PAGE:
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Could Guelph, Ontario be the cheesiest city in Canada? The evidence is mounting (9 photos)

The nibbling commenced Thursday as judges prepare to pick this year's winners of the Canada Cheese Awards

GUELPH — Being a judge for the Canada Cheese Awards may seem like a dream job for many foodies, but chief judge Art Hill says they often get ‘cheesed out’ after sampling up to 60 cheeses a day.

“They do. It’s a long day, we have a lot of samples,” said Hill, who is chair and a professor in Food Science at University of Guelph when not judging bries, fetas and wash rinds.

The Canada Cheese Awards is in the process of finding the cheese of the year by tasking 12 judges to blind sample some 375 cheeses over Thursday and part of Friday.

It is the only cheese competition in Canada open to those made with cow, goat, sheep or water buffalo milks.

Labels are removed and judges have no idea what cheese they are evaluating.

“Sometimes that is a problem because we don’t know what the product was intended to be,” said Hill.

Aside from the $5,000 prize for cheese of the year, producers are vying for 32 different category awards and bragging rights in the industry.

As important as the awards are, said Canada Cheese Awards president Georgs Kolesnikovs, the feedback cheese producers receive from the 12 judges is just as important.

Judges are selected from across Canada for their knowledge of the industry.

Each entry receives a score from both a technical judge and an esthetic judge and those results, as well as notes from the judges, are shared with producers.

“The feedback from the judges is the big reason people enter, because they know the chances of winning (cheese of the year) are slim,” said Kolesnikovs.

Hill said the feedback from judges is especially important for the upstart artisan cheese industry in the country.

The Canada Cheese Awards have up until now been held every two years. Kolesnikovs said the event will be annual starting this year.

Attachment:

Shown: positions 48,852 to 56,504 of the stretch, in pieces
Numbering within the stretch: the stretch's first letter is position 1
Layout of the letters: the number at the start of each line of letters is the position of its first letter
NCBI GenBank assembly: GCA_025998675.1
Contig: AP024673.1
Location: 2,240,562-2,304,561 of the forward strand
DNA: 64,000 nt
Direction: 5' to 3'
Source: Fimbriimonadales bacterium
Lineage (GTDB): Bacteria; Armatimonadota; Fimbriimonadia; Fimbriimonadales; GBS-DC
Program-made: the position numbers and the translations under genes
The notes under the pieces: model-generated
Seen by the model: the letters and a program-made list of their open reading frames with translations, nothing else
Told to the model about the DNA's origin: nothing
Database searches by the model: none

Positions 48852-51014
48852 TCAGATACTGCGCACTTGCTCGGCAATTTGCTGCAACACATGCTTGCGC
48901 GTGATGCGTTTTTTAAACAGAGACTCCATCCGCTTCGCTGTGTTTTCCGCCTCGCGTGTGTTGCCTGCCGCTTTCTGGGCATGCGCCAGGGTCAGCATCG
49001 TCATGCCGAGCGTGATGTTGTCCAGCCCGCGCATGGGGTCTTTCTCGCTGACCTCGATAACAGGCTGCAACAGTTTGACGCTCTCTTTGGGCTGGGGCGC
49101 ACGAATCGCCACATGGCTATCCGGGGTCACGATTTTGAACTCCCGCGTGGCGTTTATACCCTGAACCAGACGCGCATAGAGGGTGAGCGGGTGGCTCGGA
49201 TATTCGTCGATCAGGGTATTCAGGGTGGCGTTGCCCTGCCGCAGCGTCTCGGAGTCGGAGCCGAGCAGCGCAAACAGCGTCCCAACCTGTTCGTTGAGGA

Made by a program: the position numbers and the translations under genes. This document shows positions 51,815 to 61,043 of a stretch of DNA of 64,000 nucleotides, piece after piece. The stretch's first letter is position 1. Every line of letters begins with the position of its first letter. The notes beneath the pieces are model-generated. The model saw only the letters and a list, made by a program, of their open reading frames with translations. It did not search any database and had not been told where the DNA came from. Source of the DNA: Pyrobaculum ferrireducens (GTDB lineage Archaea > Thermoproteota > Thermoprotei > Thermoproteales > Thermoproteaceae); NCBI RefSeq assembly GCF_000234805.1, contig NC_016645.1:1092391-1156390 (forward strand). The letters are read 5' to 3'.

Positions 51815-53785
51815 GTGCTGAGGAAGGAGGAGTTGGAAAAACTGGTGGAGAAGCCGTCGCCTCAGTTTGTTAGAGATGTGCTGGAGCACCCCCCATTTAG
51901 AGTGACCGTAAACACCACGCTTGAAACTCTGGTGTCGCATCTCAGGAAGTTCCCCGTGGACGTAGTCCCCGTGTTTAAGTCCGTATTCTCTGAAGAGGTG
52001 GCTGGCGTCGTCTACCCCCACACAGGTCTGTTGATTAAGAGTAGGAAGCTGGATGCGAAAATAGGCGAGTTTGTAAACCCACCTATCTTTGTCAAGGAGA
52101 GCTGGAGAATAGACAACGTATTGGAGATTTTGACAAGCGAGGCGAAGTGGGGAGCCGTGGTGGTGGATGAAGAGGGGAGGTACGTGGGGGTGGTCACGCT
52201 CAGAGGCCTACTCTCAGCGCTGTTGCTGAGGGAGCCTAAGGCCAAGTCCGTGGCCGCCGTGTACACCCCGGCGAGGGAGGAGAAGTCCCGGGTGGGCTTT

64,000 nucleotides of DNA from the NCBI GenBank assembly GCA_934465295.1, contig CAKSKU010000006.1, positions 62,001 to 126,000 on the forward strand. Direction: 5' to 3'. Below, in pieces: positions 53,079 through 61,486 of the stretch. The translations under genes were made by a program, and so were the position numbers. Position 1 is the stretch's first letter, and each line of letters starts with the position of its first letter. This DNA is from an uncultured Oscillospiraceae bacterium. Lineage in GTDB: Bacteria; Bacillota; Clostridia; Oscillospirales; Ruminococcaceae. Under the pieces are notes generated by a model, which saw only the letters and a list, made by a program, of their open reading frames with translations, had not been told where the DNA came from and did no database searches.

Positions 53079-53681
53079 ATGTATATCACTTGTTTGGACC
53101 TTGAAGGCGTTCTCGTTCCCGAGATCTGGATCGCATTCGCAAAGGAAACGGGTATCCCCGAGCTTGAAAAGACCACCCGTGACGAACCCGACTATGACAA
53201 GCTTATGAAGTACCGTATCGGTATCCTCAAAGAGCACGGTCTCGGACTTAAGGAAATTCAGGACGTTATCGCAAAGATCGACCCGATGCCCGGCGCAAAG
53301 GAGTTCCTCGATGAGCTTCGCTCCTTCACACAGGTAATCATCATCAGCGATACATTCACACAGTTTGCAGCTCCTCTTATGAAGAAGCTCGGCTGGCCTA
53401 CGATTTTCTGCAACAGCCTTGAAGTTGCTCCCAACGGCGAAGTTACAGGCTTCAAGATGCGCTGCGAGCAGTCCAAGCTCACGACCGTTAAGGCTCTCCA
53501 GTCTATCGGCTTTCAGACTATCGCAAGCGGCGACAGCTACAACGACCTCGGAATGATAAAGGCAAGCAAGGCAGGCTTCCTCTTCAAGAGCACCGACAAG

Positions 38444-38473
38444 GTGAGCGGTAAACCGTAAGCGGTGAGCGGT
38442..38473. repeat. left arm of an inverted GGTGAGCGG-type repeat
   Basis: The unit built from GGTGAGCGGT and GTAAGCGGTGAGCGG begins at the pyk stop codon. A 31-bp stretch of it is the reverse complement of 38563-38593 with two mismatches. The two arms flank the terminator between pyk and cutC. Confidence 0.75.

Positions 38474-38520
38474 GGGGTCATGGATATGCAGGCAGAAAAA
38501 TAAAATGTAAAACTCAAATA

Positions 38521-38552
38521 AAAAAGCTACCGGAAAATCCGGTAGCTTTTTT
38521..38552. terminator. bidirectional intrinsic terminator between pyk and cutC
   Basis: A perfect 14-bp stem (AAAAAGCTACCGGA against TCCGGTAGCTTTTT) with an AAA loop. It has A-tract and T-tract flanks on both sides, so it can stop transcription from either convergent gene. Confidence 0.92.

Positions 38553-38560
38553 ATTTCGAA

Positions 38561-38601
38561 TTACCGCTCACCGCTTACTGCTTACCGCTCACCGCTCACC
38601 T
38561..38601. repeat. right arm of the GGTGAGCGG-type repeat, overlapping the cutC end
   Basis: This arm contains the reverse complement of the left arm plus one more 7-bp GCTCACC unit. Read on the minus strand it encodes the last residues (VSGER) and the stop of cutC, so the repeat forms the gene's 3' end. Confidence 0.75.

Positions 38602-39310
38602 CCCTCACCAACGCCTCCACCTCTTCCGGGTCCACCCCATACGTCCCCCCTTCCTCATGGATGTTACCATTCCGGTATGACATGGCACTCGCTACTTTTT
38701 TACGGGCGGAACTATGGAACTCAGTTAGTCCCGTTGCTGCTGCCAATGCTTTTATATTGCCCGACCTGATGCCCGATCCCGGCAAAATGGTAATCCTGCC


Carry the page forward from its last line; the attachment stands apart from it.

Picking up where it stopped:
2018 marks the third time the Canada Cheese Awards will name cheese of the year. Kolesnikovs founded the awards because of a lifelong love for the product.

“I fell in love with cheese when I first tasted Oka as a teenager when the (Trappist monks) still made it,” he said.

“As a consumer, I wanted some expert to tell me — you go into the shop and there’s 400 varieties of cheese — well which ones are the good cheeses? That’s what you care about,” said Kolesnikovs.

The judges worked Thursday to narrow down the winners of the 19 main categories, as well as working toward naming the top cheese in a number of special categories.

On Friday the judges will be presented with the top cheeses from each category arranged on a circular table.

“The judges just walk around and they pick their top three out of the bunch. That takes 60 to 90 minutes,” said Hill.

The winners will be announced at an April gala in Toronto, sort of like an Academy Awards for Canadian cheese.

Kolesnikovs said the previous two cheese of the year award winners appreciated the recognition.

“They both said it meant everything to their business to be known as cheese of the year,” he said.

Asked about his favourite cheese, Hill said it would be difficult to select just one.

“I like them all,” said Hill. “If I was forced to eat only one cheese — I’m Canadian — it would have to be cheddar. Especially really old cheddar.”